Ioli Tzouka is a fashion design student at Parsons School of Fashion who joined Remake’s journey to Sri Lanka to meet the makers behind the global fashion industry. At Parsons she focuses on textile and surface research, development and sustainability. A native of Greece, she can’t help but go back to her roots to seek her next step or inspiration. 

How much do we know about our clothes? It is extremely easy for someone to get off work or school, buy a new dress or shirt to wear the same night, wear it a couple other times, and then shove it in their closet. It is so easy for someone to forget how many clothes they own, until they start their “spring-cleaning” (a term so popular in the US, next to brunches and “Netflix and chill”), put everything they don’t like anymore in bags and then donate- at best- or throw away and not think about them again. Most of us have done that.

What’s wrong with the previous paragraph? Everything.

The cost of a $15 dress or a $10 shirt is bigger than we think. It takes an average of 40 people to create a garment. Most of these makers are women age 18-25, a lot of them will eventually stop working to look after their children. The majority of these women have to move to places near the capital to find work as garment makers, leaving their families and only being able to see them once a year. Their wage is around 16,000 Sri Lankan Rupees, the equivalent of $104. The minimum wage is 10,300 ($67) and the wage that they actually need to lead a decent life is around 45,000 rupees ($292). So yeah, that t-shirt you bought for Saturday night is more trouble than you think.

Visiting Sri Lanka was not just an eye-opening, unforgettable experience. It really made everyone in the group question how our world works and especially think of what doesn’t work:

The fashion system might look innocent, but a visit to a factory or makers’ boarding housing will tell you otherwise.

Factories in Sri Lanka generally have better working conditions than other countries. That does not mean that conditions are ideal, not even good at some cases. From quick conversations with makers while visiting factories, we learned that the hours are long and deadlines are strict: If they don’t complete the number of garments asked from them, they have to do overtime. Also, since the factories work 24/7, the makers work 7am-7pm one week, 7pm-7am the next. They work 6 days a week, and their day off they usually spend it with their friends from the boarding houses, since they cannot really afford other kinds of social activities.

The women we met at the boarding house were women my age, some of them were new, they had just arrived a week ago or a few months ago and they were trying to adjust to their new life. They told us about their everyday lives, and they told us what they want for their future.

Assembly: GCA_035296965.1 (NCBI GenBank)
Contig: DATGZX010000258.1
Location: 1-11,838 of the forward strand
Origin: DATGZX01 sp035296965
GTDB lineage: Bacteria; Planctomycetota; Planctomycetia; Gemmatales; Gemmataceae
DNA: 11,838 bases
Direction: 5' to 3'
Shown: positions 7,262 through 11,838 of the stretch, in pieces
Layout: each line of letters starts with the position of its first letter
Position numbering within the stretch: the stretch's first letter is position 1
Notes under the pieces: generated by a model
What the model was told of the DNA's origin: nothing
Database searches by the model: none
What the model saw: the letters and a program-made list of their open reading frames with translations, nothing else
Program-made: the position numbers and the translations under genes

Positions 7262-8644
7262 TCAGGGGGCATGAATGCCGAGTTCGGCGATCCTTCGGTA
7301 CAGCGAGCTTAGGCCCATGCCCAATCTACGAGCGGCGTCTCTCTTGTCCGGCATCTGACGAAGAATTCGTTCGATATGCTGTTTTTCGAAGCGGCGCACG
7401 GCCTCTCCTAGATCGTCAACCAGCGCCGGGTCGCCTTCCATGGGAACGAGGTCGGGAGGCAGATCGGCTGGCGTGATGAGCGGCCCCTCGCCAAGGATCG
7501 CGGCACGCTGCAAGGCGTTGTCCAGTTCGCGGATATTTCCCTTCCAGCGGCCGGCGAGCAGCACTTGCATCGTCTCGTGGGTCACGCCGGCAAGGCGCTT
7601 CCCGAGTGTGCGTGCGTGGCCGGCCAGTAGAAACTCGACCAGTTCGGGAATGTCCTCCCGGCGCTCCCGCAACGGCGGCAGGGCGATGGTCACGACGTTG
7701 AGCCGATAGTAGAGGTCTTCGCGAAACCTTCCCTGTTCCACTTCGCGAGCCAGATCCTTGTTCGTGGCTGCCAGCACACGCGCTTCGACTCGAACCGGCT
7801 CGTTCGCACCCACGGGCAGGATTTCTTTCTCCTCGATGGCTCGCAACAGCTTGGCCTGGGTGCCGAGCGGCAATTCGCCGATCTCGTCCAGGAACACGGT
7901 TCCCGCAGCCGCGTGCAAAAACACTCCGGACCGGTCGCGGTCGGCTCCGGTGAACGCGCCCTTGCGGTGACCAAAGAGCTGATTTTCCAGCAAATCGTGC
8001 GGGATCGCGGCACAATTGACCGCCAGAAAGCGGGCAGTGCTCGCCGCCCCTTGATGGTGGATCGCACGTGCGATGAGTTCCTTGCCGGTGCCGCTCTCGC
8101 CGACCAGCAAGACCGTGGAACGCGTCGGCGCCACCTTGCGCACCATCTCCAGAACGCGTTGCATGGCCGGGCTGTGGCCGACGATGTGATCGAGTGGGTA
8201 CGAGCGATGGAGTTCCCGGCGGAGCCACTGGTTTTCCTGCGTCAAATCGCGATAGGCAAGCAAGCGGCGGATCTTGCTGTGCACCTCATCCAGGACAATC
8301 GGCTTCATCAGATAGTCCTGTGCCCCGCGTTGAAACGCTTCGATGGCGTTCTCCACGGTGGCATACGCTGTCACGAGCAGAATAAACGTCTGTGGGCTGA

They want to go school, some of them want to get married. They were kind enough to show us around and welcome us to their rooms to tell us their stories. We had lunch together, and talked about simple, everyday stuff. I remember while we were there, I sometimes felt overwhelmed by all the people that lived in such a small place, and while I tried talking with as many women as possible, the language barrier reduced my contact with some of them to just gestures and smiles. And maybe these are the girls I remember the most.

Before this trip, I had a few, vague expectations and ideas of how this trip would be. I was curious to see the reality behind all we hear about in the news and in reports. I was very much hoping that things would be better than I thought and than they seemed. And, on the one hand, they were better: I met people that had been through a civil war, were away from their families, working long hours, but they were still smiling, open to meeting new people, wanting to hang out with their friends and thinking about their future. However, there are changes to be made: the makers’ wage is simply not enough: It only lasts for their rent, bills and first week of the month. In case of an accident or a mishap, they need to borrow money or take out a loan, since they cannot save the remaining of their wage- there is simply none remaining.

A lot of women with debt will find the solution in prostitution in order to repay their loans. To me, that was one of the things that I found most disturbing. The idea that there might me a sudden need and no way to get through it other than becoming a sex worker.

As a woman, I simply cannot accept how feminism has neglected this reality for so long. We fight for our rights to break the glass ceiling, have control over our own bodies, be a bigger part of the government. We fight for women of color in the West, to support their rights so they can be heard, but what about the women of the rest of the world? Why are we still so ignorant when it comes to women in Sri Lanka, or China, or Cambodia?

As a designer, this trip was the proof that I need to encourage the creation of systems that fix these problems. Since the problem is multifaceted, the solution cannot come from one place or in one form.

As a Remaker, I need to share this experience and all that we learned and explain to fellow designers how urgent this matter is and lay the ground for problem-solving ideas.

Photos featured here go inside a denim factory in Sri Lanka and are courtesy of Ioli Tzouka.

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